from the what's-really-going-on-here? dept.
An extensive article on the Small Times website ("Second top official to step down at California NanoSystems Institute", by Jayne Fried, 22 March 2002) reports that molecular computing researcher James Heath will step down as an acting co-director of the California NanoSystems Institute (http://www.cnsi.ucla.edu/) at the University of California, Los Angeles (UCLA) . . . but not right away. Heath will be leaving UCLA to devote more time to research, and will join the faculty at California Institute of Technology in Pasadena. "It's a tough thing to do, to go to Caltech," Heath told Small Times. "This (CNSI) is my baby, but it comes down to when I go to bed at night I think about institute problems."
According to the article, Heath expressed disappointment and frustration with the pace at which technology is moving from research labs to the marketplace within the University of California system. "UC has not been very strong in transferring intellectual property out into the world and making it happen," Heath said. Part of the reason is that the UC system is a "big company that is not quite as nimble as it could be."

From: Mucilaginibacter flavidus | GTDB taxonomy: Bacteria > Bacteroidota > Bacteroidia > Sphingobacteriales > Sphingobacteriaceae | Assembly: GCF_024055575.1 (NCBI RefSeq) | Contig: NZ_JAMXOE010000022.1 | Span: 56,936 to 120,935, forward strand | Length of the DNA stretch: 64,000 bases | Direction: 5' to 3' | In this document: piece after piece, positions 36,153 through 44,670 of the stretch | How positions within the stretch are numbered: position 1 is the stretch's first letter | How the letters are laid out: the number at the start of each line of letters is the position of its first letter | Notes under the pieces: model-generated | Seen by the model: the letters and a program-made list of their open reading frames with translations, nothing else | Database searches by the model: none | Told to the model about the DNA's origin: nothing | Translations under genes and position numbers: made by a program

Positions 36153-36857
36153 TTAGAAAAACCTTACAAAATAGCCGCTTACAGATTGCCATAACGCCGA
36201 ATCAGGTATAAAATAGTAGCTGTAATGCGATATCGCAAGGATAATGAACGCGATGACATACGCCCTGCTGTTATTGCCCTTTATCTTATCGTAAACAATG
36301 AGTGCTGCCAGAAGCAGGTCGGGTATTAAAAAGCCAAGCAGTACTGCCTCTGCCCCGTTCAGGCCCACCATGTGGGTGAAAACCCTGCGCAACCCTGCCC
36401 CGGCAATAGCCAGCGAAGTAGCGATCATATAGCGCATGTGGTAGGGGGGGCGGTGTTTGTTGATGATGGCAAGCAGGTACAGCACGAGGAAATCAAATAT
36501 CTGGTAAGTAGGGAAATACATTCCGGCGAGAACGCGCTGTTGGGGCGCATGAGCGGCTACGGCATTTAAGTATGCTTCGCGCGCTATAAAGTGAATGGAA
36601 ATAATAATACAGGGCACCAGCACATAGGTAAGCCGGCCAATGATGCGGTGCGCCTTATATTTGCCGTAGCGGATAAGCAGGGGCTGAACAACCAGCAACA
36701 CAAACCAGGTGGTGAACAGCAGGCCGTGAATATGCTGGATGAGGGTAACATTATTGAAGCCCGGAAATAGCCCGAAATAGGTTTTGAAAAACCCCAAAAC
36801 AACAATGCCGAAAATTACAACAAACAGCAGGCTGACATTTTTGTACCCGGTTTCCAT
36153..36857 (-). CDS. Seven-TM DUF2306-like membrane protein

The report notes that Heath's departure leaves the multi-million dollar CNSI with co-director Evelyn Hu, a nanotech electrical and computer engineer at UC Santa Barbara, and Roy Doumani, acting chief operating officer. Hu is one of the founders of CNSI. "I won't deny Jim's leaving is something that is very sobering because he's had such an influence," Hu said. "We worked so closely together." The article also notes that although Heath will be at Caltech, Doumani said Heath "will remain active and be able to stay as a member of CNSI." The plan appears to be an open door policy in which scientists outside the UC system will participate in CNSI. "I hope to find a way to get Caltech involved in the institute," Heath said.
As the title of the Small Times article reflects, Heath is the second major figure to announce departure from a CNSI leadership position in recent months. In January 2002, Martha Krebs left as director of CNSI for a broader role at UCLA. Krebs was also associate vice chancellor of UCLA for research, and said she will be devote herself full time to that job. Krebs was a key figure in establishing CNSI, and had moved to California a year ago from Washington, D.C., to become director of the institute. Previously, as science director at the U.S. Department of Energy, Krebs helped establish the U.S. National Nanotechnology Initiative.